What should I do after I have received a verbal offer?
A verbal offer of settlement from your employer, otherwise known as a “pre-termination negotiation“, can be made at any time. In fact any offer made, is usually capable of being treated as confidential and off the record even though there is no prior dispute, or where you were unaware of an employment problem.
By being confidential, this means you will not be able to raise the fact that you were approached by your employer and offered a sum of money to leave at any subsequent tribunal proceedings.
Your employer may categorise such negotiations as being “without prejudice”, which is the legal classification of “off the record”, but whether or not they do so, the confidential nature of the discussions will exist in most cases -whatever the timing of those discussions.
The aim of the legislation is to help employers facilitate an early exit of under -performing staff even though an employer may have not raised prior issues or gone through a prior process with an employee (such as a performance improvement plan.) Of course the ability to have such early confidential discussions can benefit the employee too, who may welcome a frank and honest approach with an offer to leave- even if it does come out of the blue.
What should you do, and how does the verbal offer process work?
- You do not have to accept the offer, or indeed any later offer. You can reject it, or request a proper performance process is followed. The ACAS Code of Practice (see below) recommends a period of 10 days for you to consider an offer.
- The provisions of pre-termination negotiations are limited to standard unfair dismissal claims only. They will not apply, for example, to discrimination cases, whistle blowing, harassment, victimisation, breach of contract, wrongful dismissal or other types of claim.
- ACAS have issued a statutory Code of Practice on Settlement Agreements, which sets out how settlement agreements should operate and also provides best practice of how pre-termination negotiations should be undertaken. The code is not binding, but employers would need to justify why they deemed it not necessary to adhere to it.
The Code also gives examples of “improper behaviour” associated with reaching a settlement, and highlights that employers should not have the protection of confidentiality in relation to an offer made where there has been “improper behaviour.” It will be up to a tribunal to decide in each case whether there has been improper behaviour which can include:-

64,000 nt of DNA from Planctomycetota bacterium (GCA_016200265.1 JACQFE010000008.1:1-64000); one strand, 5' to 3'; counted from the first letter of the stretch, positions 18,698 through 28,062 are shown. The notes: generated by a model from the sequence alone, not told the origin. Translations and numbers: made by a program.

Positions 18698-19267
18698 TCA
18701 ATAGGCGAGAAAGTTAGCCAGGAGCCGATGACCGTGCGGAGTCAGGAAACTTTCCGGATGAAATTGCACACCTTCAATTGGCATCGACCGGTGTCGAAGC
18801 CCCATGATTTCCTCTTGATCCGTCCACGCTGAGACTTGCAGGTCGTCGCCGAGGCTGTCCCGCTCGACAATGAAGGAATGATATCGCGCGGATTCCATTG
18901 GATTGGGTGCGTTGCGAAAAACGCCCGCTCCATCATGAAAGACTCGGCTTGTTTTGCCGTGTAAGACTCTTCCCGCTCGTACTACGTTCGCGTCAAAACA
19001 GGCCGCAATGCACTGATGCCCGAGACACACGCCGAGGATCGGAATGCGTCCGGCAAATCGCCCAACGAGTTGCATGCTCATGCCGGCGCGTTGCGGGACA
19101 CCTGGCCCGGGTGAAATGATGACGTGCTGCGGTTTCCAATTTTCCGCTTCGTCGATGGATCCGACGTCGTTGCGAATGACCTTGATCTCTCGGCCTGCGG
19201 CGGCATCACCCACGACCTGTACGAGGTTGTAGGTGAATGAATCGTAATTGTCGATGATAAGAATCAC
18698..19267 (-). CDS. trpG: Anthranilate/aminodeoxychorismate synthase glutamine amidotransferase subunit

- Putting undue pressure on you to agree an offer, for example, by saying before any disciplinary proceedings have begun that you WILL be dismissed if you don’t accept the offer;
- All forms of bullying and harassment and intimidation;
- Physical assault or the threat of it.
Although the Code recommends the 10 calendar days for an offer to be considered, it will ultimatley be dependent on what is reasonable in the circumstances, and so a lesser period can be agreed.
There is no requirement that employees must be allowed to be accompanied at meetings by a colleague or trade union representative, but the Code does recommend that you be allowed to be accompanied. It is therefore a matter of good practice (but not more) for your employer to agree to this.
You will need to be careful and guarded if there is an unexpected approach by your employer with an offer for you to leave. It can be difficult to negotiate a figure upwards once you have already agreed to it (even though terms are not binding until you have taken legal advice on the settlement agreement). It is not wise to even provide the most basic signal that you are prepared to give up your employment.
Unless you consider the offer is too good to turn down, you should preferably just listen to what your employer has to say at the first meeting- without committing yourself either way.
You should then take legal advice on the offer, including the background circumstances leading up to it, so that a measured and optimum response can be given. After all, it is in your interest for the best possible settlement to be negotiated (assuming you are prepared to give up your employment). It is not in your interest to be short changed by your employer, who would usually be happy to settle at the least possible cost and in the quickest possible time.